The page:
the plight of smokers

  • by: |
  • 04/05/2007
I'm looking forward to the results of the NIH trial, but I don't think there is truly much controversy about the usefulness of this test, esp. in the right hands.

Perhaps politically, smokers aren't the most popular group, and a nicotine-blocking drug like Chantix has been a wonderful addition to my clinical arsenal. Better to be a non-smoker, whereupon the risks drop dramatically. I've written previously - 1-06 - for the Wash Post about how quitting can best be accomplished by a change in lifestyle, and how quitting decreases both short term and long term health risks.

But for those who haven't quit, and even for those who have, screening at some regular interval has important health benefits.

Here's an interesting study just published - the mention is in Cancer Research UK:

Lung cancer screening effective for high-risk groups, says US group


Screening high-risk individuals for lung cancer with an annual 'CT' scan may be able to detect tumours when they are most treatable, according to new US research.

The New York Early Lung Cancer Action Project study, published in the April edition of Radiology, examined the screening results of 6,295 former smokers aged over 60.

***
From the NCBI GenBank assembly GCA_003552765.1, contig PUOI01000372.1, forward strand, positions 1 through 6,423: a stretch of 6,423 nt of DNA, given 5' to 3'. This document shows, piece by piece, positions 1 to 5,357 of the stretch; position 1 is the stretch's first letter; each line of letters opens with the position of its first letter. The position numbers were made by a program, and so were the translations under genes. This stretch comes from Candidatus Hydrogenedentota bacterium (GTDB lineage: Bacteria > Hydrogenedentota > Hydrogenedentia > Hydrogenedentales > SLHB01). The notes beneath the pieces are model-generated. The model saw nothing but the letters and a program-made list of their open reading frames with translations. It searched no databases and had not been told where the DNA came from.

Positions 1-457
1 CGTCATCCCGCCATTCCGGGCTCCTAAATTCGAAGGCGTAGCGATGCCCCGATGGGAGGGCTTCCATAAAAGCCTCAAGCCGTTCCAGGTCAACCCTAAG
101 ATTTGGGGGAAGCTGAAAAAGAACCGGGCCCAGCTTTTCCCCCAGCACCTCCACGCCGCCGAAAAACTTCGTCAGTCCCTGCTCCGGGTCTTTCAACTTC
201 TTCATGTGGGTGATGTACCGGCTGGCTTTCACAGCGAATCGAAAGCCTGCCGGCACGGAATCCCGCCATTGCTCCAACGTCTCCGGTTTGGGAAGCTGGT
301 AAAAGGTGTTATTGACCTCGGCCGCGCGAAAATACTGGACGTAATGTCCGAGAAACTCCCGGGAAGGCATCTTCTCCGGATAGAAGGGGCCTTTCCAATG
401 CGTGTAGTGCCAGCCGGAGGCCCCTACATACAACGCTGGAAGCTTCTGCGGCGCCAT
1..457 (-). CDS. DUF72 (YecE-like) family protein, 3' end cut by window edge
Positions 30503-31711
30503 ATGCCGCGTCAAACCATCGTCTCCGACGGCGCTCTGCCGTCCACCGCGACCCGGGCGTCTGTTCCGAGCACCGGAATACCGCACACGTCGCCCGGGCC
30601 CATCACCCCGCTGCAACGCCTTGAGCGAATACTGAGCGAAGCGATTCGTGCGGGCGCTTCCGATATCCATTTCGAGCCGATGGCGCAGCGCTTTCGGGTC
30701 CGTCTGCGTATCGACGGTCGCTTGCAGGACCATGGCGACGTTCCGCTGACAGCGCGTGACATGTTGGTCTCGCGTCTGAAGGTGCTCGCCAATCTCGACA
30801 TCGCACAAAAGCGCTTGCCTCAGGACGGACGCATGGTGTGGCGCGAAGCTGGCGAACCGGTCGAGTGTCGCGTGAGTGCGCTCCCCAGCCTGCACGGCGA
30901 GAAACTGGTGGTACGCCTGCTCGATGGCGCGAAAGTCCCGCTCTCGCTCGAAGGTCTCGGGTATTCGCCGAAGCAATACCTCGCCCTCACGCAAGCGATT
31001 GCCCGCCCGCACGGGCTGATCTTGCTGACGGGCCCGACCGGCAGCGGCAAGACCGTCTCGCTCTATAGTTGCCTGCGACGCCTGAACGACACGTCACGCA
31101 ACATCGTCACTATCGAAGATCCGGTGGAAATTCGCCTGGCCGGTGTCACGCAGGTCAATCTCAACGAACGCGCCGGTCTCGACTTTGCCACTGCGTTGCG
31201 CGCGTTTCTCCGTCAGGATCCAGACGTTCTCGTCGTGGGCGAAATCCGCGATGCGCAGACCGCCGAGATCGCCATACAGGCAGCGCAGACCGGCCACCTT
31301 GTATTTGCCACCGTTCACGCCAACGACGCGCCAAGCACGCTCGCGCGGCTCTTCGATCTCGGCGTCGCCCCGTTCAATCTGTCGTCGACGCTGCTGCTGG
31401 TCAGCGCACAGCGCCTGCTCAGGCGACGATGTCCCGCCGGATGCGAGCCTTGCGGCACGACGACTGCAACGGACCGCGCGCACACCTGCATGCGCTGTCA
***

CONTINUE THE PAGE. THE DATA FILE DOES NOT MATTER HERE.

A total 124 of these people were diagnosed with lung cancer.

Almost nine in every ten of those diagnosed were found to have tumours that that had not yet spread.

Lung cancer screening is an area of intense interest, as currently most lung cancers are not detected until they are at an advanced stage when the disease is extremely difficult to treat successfully.

The new findings run counter to research published in March in the Journal of the American Medical Association, which suggested that CT screening may not significantly reduce death rates, despite detecting more cancers.

Some scientists think that CT screening may also be detecting slow-growing tumours that would not cause harm, leading people to be treated unnecessarily.

"The JAMA article was the first application of a newly developed computer model which predicted expected deaths from lung cancer, and there are numerous concerns about its validity," said Dr Henschke.

The US National Cancer Institute is funding a large trial, NLST, involving over 50,000 people, with results expected in 2009. This trial should answer questions over the effectiveness of CT screening and chest x-rays in reducing lung cancer deaths.

Center for Medicine in the Public Interest is a nonprofit, non-partisan organization promoting innovative solutions that advance medical progress, reduce health disparities, extend life and make health care more affordable, preventive and patient-centered. CMPI also provides the public, policymakers and the media a reliable source of independent scientific analysis on issues ranging from personalized medicine, food and drug safety, health care reform and comparative effectiveness.

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